Wednesday, March 11, 2009

Detroit on My Mind

I still have flashbacks to the corned beef hash I ate at Russell Street Deli in Detroit more than a month ago that make my mouth water. It was perfect- a sublime mishmash of browned potatoes, sautéed onions, tender bits of corned beef, and farm fresh Michigan eggs. I stumbled on the place, which wasn’t on my itinerary, while exploring the city on assignment for Cleveland Magazine. It was a friendly little spot with a hippie ambience. Everyone’s seated at communal tables and my breakfast choice earned a “right on” from the server. This was one stop I didn’t have space to write about in Cruisin’ for Cuisine that appears in this month’s issue of the magazine.

There were lots more wonderful things about the trip that I would have liked to spotlight: the vendors at Eastern Market selling everything from grass fed beef and organic vegetables to hand dipped chocolates and homemade pies; a terrific Belgian tripple bock beer called Final Absolution from a Dragon Mead, a local brewery and the city’s first new one since Prohibition, that I sampled; and the appeal of Bellinis and Bloody Mary’s for brunch at Detroit’s Breakfast House and Grill, a restaurant notable for attracting a Sunday morning crowd that’s white, black, old, young, and downright toddling. I would have liked to give accolades to Executive Chef Jeff Rose who is a big part of why Symon’s restaurant Roast is able to put such great food on the table whether Michael’s there or not. The two met when Rose was cooking for Tribute, a highly acclaimed Detroit dining icon.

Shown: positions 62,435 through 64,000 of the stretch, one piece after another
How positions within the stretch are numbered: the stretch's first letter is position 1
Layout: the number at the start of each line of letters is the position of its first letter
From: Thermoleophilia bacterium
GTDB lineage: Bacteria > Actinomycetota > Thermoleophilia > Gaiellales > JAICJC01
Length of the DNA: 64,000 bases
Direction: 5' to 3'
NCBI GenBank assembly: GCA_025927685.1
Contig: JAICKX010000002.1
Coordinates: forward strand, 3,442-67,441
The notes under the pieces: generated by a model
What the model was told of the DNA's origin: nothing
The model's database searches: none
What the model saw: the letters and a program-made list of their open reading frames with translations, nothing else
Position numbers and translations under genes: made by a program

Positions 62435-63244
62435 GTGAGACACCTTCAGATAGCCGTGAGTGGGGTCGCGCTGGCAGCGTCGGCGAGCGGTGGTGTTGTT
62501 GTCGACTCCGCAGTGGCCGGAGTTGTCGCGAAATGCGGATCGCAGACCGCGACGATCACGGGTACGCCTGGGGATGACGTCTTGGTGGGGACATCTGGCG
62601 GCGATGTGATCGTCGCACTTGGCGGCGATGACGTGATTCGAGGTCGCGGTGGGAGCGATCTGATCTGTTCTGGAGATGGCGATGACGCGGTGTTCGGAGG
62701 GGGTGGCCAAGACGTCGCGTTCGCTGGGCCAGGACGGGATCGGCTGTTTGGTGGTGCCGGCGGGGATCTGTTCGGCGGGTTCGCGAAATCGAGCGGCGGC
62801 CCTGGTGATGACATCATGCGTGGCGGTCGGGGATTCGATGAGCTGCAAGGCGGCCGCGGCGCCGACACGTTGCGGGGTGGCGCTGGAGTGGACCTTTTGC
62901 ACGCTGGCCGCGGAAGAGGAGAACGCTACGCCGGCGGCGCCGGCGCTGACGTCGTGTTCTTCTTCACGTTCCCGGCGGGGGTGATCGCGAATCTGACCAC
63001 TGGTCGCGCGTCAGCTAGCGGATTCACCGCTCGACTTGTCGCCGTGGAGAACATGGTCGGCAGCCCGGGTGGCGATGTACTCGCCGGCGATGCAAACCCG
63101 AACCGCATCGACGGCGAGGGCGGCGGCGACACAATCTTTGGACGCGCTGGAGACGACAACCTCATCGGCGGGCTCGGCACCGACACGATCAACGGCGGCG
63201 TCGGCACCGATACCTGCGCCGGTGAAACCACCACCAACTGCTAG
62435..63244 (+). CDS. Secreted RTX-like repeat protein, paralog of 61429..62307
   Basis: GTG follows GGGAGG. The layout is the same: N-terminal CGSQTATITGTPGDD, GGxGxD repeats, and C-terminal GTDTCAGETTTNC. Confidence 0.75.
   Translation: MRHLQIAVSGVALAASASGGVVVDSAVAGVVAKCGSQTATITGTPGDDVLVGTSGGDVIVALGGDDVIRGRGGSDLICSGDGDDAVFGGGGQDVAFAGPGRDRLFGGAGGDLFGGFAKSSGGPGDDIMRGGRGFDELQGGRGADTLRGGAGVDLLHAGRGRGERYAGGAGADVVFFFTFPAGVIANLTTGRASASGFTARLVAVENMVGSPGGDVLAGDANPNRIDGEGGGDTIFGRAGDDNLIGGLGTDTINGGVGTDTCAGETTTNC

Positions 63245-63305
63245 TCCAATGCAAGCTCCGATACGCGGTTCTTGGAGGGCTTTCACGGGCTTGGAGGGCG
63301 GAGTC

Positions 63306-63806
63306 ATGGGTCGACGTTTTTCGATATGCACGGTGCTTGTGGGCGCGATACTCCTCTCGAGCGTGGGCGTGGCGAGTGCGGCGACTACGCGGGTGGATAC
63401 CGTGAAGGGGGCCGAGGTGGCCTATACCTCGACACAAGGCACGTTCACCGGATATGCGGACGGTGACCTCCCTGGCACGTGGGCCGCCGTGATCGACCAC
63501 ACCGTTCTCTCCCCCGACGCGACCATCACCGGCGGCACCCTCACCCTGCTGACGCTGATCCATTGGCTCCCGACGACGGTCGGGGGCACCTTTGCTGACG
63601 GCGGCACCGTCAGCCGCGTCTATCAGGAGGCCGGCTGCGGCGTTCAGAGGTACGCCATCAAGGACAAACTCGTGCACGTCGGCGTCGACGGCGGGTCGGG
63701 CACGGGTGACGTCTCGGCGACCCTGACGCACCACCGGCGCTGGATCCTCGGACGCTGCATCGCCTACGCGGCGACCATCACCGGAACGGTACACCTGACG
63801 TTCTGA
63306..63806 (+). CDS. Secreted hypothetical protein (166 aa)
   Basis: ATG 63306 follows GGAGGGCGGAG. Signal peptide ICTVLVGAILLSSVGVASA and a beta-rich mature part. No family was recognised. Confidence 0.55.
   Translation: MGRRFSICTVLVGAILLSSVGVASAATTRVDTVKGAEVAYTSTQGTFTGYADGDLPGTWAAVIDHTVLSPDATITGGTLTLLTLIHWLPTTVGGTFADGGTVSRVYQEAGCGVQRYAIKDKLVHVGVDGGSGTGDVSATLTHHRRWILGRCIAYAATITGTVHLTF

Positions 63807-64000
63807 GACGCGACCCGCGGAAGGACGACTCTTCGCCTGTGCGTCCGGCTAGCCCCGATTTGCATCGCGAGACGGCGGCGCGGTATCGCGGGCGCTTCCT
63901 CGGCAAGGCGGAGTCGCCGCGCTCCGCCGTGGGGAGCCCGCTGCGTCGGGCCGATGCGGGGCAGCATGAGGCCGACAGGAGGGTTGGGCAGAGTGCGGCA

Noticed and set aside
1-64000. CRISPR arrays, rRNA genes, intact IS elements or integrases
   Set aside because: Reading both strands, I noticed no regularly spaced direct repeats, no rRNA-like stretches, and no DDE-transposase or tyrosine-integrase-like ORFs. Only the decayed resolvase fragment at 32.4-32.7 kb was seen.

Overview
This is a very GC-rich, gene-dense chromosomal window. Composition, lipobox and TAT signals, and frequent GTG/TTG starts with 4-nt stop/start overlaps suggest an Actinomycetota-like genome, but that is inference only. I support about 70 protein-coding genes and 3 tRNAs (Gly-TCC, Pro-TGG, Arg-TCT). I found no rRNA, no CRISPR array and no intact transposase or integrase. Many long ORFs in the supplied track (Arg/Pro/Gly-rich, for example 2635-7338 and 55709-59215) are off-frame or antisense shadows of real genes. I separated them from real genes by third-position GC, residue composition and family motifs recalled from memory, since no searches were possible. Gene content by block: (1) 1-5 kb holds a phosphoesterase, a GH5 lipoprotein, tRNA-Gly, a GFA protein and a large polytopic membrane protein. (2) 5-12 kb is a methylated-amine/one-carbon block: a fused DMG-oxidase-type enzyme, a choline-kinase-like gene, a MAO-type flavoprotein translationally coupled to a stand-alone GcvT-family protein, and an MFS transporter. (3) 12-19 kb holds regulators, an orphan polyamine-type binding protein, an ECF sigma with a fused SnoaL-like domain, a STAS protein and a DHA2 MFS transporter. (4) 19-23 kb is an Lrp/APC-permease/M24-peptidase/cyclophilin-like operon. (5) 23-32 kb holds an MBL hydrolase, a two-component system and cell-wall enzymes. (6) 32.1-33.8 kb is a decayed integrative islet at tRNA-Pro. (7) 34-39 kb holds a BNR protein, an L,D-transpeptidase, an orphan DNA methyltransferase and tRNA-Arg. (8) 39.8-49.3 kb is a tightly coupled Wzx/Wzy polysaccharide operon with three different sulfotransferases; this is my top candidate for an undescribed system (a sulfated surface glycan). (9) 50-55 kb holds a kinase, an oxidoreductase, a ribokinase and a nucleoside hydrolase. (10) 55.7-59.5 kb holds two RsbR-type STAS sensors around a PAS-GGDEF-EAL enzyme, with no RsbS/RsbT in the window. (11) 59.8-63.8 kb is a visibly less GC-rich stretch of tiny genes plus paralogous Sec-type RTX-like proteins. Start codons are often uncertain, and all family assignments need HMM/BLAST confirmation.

And I could have gone on for pages and pages about my tasting time at Goldfish Tea where I sat and sipped seven different leafy brews for two hours. I learned that the first steeping of green tea removes almost all the caffeine and any impurities so it is generally discarded. The leaves ca-and should- be used over and over again to brew multiple pots, each steeping producing its own distinctive flavor. Store owners Jim and Janice Girling have an encyclopedic knowledge of the subject, acquired when they lived in China, that they’re happy to share with anyone who asks. I lusted after the the yi shing clay pots they stock, made the same way for thousands of years, a tea travel mug that comes with a brewing basket, and bags of rare aged loose leaf pu’er teas that are as flavorful and nuanced as good wine.

All this just a couple of hours west of Cleveland on I-90. Go see it for yourself. Find places to stay and more things to do at

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